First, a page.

From social media users to the US president, everyone seems to be speculating on how the weather is likely to affect the spread of Covid-19, but finally here is some peer-reviewed science for us to digest.
According to a new study, an inverse relationship exists between humidity and reported Covid-19 cases in Sydney, both as the number of Covid-19 cases increased and declined, showing that dry air aids the spread of the novice virus.
How The Study Was Conducted
The study which was carried out by Professor Michael Ward of the veterinary and public health at the University of Sydney in conjunction with international colleagues used Covid-19 cases in Sydney for a period of time starting February to May and relied on postcode data to connect cases to the nearest weather station.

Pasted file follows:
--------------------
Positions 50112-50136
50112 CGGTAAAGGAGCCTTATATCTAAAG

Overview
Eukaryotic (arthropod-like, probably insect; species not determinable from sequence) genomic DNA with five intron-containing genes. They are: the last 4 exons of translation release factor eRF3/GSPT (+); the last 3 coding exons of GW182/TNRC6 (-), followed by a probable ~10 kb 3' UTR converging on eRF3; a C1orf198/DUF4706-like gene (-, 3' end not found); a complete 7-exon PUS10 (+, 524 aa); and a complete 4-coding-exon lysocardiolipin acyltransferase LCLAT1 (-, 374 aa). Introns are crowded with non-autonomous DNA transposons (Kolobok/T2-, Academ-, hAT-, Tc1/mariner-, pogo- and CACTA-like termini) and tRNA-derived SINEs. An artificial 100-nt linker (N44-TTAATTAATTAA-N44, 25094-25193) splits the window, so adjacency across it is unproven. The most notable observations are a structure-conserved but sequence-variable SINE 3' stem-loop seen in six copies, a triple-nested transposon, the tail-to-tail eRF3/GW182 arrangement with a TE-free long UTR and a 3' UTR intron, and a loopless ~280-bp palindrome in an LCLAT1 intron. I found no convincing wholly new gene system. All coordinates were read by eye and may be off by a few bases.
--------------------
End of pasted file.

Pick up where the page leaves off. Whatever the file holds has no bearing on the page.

The team then compared the data of reported cases with different weather conditions as recorded at the Bureau of Meteorology such as temperature, wind speed and relative humidity all recorded at the same time between 9:00am and 3:00pm, and data of rainfall for the 14 days preceding the reported cases.
Under all other weather variables, relative humidity at 9:00am was considered the best predictor. For every 1 percent fall in relative humidity, they noted a 7-8 percent rise in the number of Covid-19 cases.
According to a separate study by Tim Inglis, a renowned medical microbiologist and head of pathology and laboratory medicine at the University of WA, this was “very plausible” and “interesting” sequence of observations.
“Which, for those in the know who understand the behaviour of respiratory viruses and the environment, is maybe not too surprising,” Dr Inglis stated.
Previous studies of similar respiratory viruses such as SARS and MERS, were also linked to several weather indicators including humidity as well as temperature.